The poignant power of the Met’s African American Portraits exhibition — Quartzy


Some are sailors standing tall in uniform, others graduates in their caps and gowns. There are boys wearing their finest suits, women smiling in fur coats, and parents cradling newborns. The subjects are by and large unidentified, as are many of the photographers who captured them.

Part of an exhibition titled “African-American Portraits: Photographs from the 1940s and 1950s,” now on display at the Metropolitan Museum of Art in New York City, these 150-plus images offers a rare glimpse of the African-American experience during a defining era—World War II, the end of the Great Depression, and the dawn of civil rights.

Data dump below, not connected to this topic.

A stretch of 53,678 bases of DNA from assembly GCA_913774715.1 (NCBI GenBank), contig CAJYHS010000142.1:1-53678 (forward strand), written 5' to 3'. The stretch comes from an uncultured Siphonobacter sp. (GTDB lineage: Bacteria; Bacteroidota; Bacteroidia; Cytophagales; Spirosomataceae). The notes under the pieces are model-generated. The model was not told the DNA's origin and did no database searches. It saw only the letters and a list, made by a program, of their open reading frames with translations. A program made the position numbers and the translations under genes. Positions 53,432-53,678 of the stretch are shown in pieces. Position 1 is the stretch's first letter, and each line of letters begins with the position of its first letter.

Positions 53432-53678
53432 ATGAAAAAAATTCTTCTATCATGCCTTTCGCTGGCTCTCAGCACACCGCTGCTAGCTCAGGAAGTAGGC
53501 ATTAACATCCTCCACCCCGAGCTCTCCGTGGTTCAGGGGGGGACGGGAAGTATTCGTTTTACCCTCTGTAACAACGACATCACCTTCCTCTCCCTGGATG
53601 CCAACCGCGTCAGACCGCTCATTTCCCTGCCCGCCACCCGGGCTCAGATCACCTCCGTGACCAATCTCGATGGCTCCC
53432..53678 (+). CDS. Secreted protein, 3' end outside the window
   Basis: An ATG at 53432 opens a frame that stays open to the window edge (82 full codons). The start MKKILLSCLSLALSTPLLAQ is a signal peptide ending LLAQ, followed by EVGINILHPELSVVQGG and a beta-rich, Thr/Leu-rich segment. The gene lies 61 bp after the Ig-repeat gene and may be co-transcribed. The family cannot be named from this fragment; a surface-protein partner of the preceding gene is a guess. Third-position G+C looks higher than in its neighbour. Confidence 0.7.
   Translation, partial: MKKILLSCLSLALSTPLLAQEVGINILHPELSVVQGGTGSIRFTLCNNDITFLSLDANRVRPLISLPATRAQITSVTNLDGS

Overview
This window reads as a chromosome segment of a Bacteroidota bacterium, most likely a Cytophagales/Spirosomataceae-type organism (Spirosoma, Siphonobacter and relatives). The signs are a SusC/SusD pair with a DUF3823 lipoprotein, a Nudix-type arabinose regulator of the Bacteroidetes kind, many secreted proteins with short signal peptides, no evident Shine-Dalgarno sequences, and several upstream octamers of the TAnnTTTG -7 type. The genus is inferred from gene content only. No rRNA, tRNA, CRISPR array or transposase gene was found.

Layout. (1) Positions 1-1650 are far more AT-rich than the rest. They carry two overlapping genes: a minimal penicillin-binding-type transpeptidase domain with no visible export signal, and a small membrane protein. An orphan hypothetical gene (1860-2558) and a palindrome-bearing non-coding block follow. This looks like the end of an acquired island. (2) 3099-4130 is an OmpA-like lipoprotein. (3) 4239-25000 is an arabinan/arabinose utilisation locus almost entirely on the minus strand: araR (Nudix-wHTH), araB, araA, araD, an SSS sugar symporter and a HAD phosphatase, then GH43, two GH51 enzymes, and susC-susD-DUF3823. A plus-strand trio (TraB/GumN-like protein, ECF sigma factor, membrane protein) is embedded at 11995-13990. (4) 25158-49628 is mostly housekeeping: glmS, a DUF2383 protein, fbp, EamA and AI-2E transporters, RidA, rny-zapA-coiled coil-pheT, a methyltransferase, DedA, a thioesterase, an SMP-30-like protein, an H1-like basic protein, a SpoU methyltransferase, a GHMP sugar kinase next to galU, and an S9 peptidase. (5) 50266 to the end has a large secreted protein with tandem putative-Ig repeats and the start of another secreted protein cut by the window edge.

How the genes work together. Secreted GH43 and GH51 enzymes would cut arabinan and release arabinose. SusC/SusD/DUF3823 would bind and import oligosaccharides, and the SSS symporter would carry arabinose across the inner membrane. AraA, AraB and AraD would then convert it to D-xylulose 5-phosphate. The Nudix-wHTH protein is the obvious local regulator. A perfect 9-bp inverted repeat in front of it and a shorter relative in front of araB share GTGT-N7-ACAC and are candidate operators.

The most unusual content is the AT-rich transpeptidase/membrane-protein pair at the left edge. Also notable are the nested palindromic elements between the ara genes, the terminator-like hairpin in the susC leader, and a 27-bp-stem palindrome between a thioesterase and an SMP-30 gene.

“In the age of the smartphone, acts of self-expression are at one’s fingertips 24/7,” says Jeff Rosenheim, curator of the department of photographs at The Met….

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